Earlier in the day, three mortar rounds exploded near the Abu Hanifa mosque in Baghdad, wounding a guard.
 

The mosque is one of the most important religious sites for Sunni Muslims in Iraq.

 

Sadr appeals for calm

 

A defence ministry official said that Friday's clashes were so intense that precise information was difficult to obtain.
 
"We couldn't intervene, neither us or the police - it was too fierce, so the Americans had to come in," said the official.
 
Al-Sadr appealed for unity in a statement on Thursday, while Iraqi leaders appeared on television urging calm. But a source at police headquarters said 30 people were killed and 48 wounded in violence in Hurriya.
 
Militia members set fire to the Nida Allah mosque in this mixed Sunni-Shia neighbourhood, next to the Shia bastion of Kadhimiyah, and then prevented firemen from dousing the blaze.
 
The defence official added that members of the Mahdi Army attacked the mosque with hand-held and rocket-propelled grenades, before going on to attack the houses of Sunni residents.
 
Also on Friday, a US helicopter fired on a funeral party in Baghdad, one of dozens taking place after Thursday's devastating bombings in Sadr City, in response to ritual shooting, the Iraqi interior ministry said.
 
A ministry official said two people were wounded.
 
Sunni leader's account
 
Adnan al-Dulaimi , a leading Sunni politician, said that mosques in Baghdad's Sunni al-Ameriyah and Ghazaliya neighbourhoods were also targeted by "terrorist militias".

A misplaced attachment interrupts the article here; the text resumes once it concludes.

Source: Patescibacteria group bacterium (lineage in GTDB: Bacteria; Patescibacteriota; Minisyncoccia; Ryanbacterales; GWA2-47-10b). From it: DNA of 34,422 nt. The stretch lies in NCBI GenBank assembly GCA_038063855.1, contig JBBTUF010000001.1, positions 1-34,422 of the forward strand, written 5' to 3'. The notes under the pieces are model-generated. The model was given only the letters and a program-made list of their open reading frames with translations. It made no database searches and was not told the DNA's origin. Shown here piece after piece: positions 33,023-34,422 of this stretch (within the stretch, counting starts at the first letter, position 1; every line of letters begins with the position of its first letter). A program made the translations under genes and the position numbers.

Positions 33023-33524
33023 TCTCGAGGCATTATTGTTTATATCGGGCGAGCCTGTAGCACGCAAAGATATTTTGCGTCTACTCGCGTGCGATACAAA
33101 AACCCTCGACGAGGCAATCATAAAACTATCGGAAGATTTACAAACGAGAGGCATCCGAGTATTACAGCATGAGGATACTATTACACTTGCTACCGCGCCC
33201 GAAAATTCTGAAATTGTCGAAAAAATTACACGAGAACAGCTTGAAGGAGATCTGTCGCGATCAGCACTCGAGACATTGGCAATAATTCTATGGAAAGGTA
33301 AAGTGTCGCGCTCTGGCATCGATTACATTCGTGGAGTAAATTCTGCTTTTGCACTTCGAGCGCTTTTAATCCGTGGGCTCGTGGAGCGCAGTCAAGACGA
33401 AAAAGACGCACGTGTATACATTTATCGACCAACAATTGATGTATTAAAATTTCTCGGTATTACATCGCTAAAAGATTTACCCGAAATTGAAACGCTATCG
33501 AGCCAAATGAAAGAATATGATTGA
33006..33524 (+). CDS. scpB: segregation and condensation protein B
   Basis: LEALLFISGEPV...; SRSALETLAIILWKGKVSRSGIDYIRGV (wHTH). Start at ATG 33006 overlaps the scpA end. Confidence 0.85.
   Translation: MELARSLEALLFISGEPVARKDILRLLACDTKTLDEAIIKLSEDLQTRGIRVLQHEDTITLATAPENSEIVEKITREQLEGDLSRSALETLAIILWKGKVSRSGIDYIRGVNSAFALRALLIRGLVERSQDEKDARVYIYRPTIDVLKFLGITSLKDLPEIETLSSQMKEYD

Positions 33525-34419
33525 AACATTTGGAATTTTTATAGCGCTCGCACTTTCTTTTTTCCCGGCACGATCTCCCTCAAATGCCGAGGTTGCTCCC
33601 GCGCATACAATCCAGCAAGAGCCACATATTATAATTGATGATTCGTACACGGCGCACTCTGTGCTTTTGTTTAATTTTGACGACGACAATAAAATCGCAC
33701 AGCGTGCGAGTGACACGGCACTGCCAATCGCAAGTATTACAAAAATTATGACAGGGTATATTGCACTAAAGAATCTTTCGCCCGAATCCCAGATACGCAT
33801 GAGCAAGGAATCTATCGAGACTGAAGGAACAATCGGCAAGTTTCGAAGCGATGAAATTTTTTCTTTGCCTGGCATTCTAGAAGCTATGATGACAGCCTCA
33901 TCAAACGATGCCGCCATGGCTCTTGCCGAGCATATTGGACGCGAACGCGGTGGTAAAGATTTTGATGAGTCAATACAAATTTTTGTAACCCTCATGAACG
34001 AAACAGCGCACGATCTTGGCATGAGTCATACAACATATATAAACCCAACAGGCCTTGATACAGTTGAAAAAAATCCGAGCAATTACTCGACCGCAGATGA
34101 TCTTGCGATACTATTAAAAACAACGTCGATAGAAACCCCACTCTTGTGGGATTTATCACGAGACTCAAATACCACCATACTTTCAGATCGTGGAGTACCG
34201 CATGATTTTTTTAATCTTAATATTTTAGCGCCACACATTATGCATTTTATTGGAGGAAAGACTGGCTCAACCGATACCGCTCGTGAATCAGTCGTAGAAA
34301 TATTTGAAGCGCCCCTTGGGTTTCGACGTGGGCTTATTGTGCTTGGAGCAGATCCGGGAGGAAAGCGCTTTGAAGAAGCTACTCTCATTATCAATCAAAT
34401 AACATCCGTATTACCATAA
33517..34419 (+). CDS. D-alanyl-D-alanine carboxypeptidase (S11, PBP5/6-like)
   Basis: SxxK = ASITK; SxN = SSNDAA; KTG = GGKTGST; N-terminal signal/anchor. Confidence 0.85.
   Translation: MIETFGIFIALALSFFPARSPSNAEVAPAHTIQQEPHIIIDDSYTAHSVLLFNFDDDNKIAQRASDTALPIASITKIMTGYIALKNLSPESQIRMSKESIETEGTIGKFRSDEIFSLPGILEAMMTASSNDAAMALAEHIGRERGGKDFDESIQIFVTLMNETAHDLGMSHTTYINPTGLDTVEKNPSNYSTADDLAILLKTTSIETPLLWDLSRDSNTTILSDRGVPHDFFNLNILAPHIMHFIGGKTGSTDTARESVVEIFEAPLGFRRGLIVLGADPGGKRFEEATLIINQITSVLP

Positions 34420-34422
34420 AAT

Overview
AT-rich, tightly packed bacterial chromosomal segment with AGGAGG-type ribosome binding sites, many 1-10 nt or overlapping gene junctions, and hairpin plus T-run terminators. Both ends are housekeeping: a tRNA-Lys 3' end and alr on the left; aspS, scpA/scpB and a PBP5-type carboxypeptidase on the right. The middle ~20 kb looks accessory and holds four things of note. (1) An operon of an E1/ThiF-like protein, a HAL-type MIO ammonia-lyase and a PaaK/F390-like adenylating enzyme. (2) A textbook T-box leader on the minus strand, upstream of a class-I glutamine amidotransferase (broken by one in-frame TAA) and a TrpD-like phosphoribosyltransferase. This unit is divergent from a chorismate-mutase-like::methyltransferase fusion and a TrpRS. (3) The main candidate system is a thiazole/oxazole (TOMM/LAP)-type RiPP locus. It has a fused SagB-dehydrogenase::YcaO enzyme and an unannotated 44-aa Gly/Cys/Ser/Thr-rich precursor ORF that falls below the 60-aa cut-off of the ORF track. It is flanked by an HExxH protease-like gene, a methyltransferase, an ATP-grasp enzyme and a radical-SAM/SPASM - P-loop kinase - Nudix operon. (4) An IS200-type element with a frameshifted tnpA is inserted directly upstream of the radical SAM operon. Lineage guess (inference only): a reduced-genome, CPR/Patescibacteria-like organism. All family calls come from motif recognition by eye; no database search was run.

"A large number of innocent civilians also died as the militias attacked apartments in the Salikh neighbourhood," al-Dulaimi said in a statement.
 

Elsewhere, double suicide blasts ripped through a car market in the northern Iraqi city of Tal Afar. Two suicide bombers, one in a car and the other wearing an explosives vest, killed 22 people and wounded 26.

 

Police in the regional capital, Mosul, said that Friday's attack was aimed at civilians in an outdoor market for vehicles.

   

Tal Afar, close to the Syrian border, is mostly home to Turkish-speaking ethnic Turkmen who are divided between Shia and Sunni Muslim believers.

 
Civilian toll

 

In other news, the UN said on Wednesday that 3,709 civilians had been killed in Iraq in October, the most in any month since the war began 44 months ago. The figure is likely to be eclipsed in November.

 

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The UN said citizens were leaving the country at 100,000 a month, and that at least 1.6 million Iraqis have left since the US invaded in March 2003.

 

The International Organisation for Migration, a UN-associated group, said on Tuesday that the number of Iraqis displaced by violence since the Samarra bombing in February 2006 has now increased to almost 250,000 in the 15 central and southern governorates, with more than 1,000 people on average being displaced a day in September, October and November.

Source: Aljazeera+agencies